Wednesday, January 31, 2007

Add yourself to the Frappr Map!

Please add yourself to the map! Use the controls to zoom in and out so that you can place the pin somewhere close to where you live


Sunday, January 28, 2007

A quick way to find your grid locator

I found a reference to this brilliant use of Google Maps in the latest RadCom. Laurent, F6FVY has created a superb application to help you find your grid locator. Click here to see it.

If I get a moment, I might apply the same lat/lon code to the Virtual Earth application I was playing with a while ago and see if it does the same thing.

Summits on the Air

The Summits on the Air program was launched some years back now. My friend, John, G3WGV was one of the instigators of the programme, so I worked him on some of his early activations. That was a while ago and life's changed since then and I haven't really followed SOTA's fortunes so closely.

Another friend, Richard, G4ERP has been activating SOTA summits on 2m SSB recently so I've been making a point of trying to work him, if I have been in the shack over the last few weekends. Great fun. This weekend I worked him from a couple of summits in the Welsh borders. If you haven't looked at the program, do visit the website - do check out the Summit Activation videos!

Down here, we're a fair way from any mountains, so it seems unlikely that I'll be activating many myself!

Friday, January 12, 2007

A new editor for RadCom

I was surprised to receive an e-mail earlier in the week from Alex Kearns, editor of RadCom, biding farewell. He's leaving RSGB to pursue some web development opportunities.

Giles Read, G1MFG will take on the editorship pro-tem.

Comet McNaught

OK, it's nothing to do with amateur radio, but we've been talking about it a fair bit. I haven't seen it yet, but I'm hoping for some good weather around sunset over the weekend.

Justin, G4TSH sent me a link to a really nice astronomy site, based in Edgware, Middlesex where David's taken some great comet photos, including McNaught - at the bottom of the page

Thursday, January 11, 2007

Skip Zones - take a look using Google Earth....

Have a look at this - a rather fun way of representing your logs on line and some illustration of where skip zones lie.

Tuesday, January 09, 2007

PI7CIS on 70cms

For some reason, last night, it occurred to me to see if there was a PI7CIS beacon on 432MHz. It's pretty reliable copy on 144MHz, so I wondered whether it was worth listening on 432MHz.

Looked it up quickly in the beacon list and found an entry on 432.416. The antenna was beaming up that way owing to the winds and to my surprise I heard a carrier straight away. There was a fair amount of fading, but actually the copy was probably better than the 2m beacon. That might be down to having a bit more antenna gain on seventy than on two.

So the beacon's programmed into the rig memories now, to check when I am in the shack. There doesn't seem to be a 70cms equivalent of F5XAM which is my other really reliable continental beacon on 2m. I think I'll take a look though and see if any of the closer DL beacons are audible.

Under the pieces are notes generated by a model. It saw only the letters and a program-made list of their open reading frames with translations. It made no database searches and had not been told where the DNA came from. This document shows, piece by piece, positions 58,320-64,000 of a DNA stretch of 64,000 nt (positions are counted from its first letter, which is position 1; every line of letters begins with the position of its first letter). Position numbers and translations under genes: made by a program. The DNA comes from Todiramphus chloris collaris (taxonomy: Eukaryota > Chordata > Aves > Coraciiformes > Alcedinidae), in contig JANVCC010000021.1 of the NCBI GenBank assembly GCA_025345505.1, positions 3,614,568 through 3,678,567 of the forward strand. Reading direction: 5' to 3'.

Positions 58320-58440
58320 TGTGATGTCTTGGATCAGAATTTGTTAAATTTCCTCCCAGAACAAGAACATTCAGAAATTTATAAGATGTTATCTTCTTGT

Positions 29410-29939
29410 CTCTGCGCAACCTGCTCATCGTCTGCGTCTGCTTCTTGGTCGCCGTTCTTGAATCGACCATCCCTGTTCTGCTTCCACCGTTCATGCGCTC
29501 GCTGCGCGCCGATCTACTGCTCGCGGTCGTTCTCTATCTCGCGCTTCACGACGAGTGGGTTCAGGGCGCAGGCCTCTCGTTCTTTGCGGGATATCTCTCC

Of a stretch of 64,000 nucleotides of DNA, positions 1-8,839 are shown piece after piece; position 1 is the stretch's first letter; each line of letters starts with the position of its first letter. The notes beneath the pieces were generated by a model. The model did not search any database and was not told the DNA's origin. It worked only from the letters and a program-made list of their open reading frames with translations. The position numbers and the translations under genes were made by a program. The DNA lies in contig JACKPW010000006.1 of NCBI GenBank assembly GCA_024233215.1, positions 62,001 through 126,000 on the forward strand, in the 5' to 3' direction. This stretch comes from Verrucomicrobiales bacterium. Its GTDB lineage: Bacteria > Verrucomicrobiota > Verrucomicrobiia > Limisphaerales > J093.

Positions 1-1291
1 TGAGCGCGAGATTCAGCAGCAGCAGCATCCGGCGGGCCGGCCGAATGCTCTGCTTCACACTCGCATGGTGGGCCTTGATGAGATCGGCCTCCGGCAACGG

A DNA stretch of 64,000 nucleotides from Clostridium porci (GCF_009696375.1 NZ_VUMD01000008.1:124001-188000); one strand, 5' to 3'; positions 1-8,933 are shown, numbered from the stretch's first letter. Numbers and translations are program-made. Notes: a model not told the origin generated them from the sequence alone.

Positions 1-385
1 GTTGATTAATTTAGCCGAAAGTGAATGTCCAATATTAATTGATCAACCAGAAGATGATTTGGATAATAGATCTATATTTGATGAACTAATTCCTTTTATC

Sunday, January 07, 2007

ARRL sues the FCC

Courtesy of RSGB's News service, an interesting story. BPL seemed to have receded in this country, but it seems in the US the story seems different...

The American Radio Relay League is suing the Federal Communications Commission over the US watchdog’s policy on broadband over power line. Broadband over power line – or BPL, as it is more commonly known – is a technology for providing internet access over unshielded power lines. The technology is a major threat to amateur radio because it can cause serious interference to radio receivers.

Through careful frequency selection, BPL systems can be designed to prevent interference with specific radio services. But, according to the ARRL, the Federal Communication Commission’s rules allow poorly designed BPL systems to operate on inappropriate frequencies, including the amateur bands. The ARRL and other organisations have petitioned the commission to change the rules to give better protection to licensed radio services. But, far from heeding the advice, the commission recently relaxed the rules on BPL services still further.

ARRL chief executive officer David Sumner, K1ZZ, has launched a scathing attack on the new rules. He said: “With one stroke, the rights of FCC licensees have been subordinated to those of spectrum polluters. Never before has an unintentional emitter been given a free pass to interfere with licensed radio services.”

He said that the ARRL decided it had no other option than to sue the FCC, stating: “Reasoned technical arguments backed up by overwhelming evidence have not altered the FCC's errant course. There was only one thing left that we could do: appeal in federal court. After carefully considering the costs and consequences, the ARRL Board of Directors concluded that was what we must do.”

The ARRL is therefore filing a Petition for Review in the United States Court of Appeals for the District of Columbia Circuit. The aim of the legal action is to get the FCC to tighten up the rules on BPL operation in the US.

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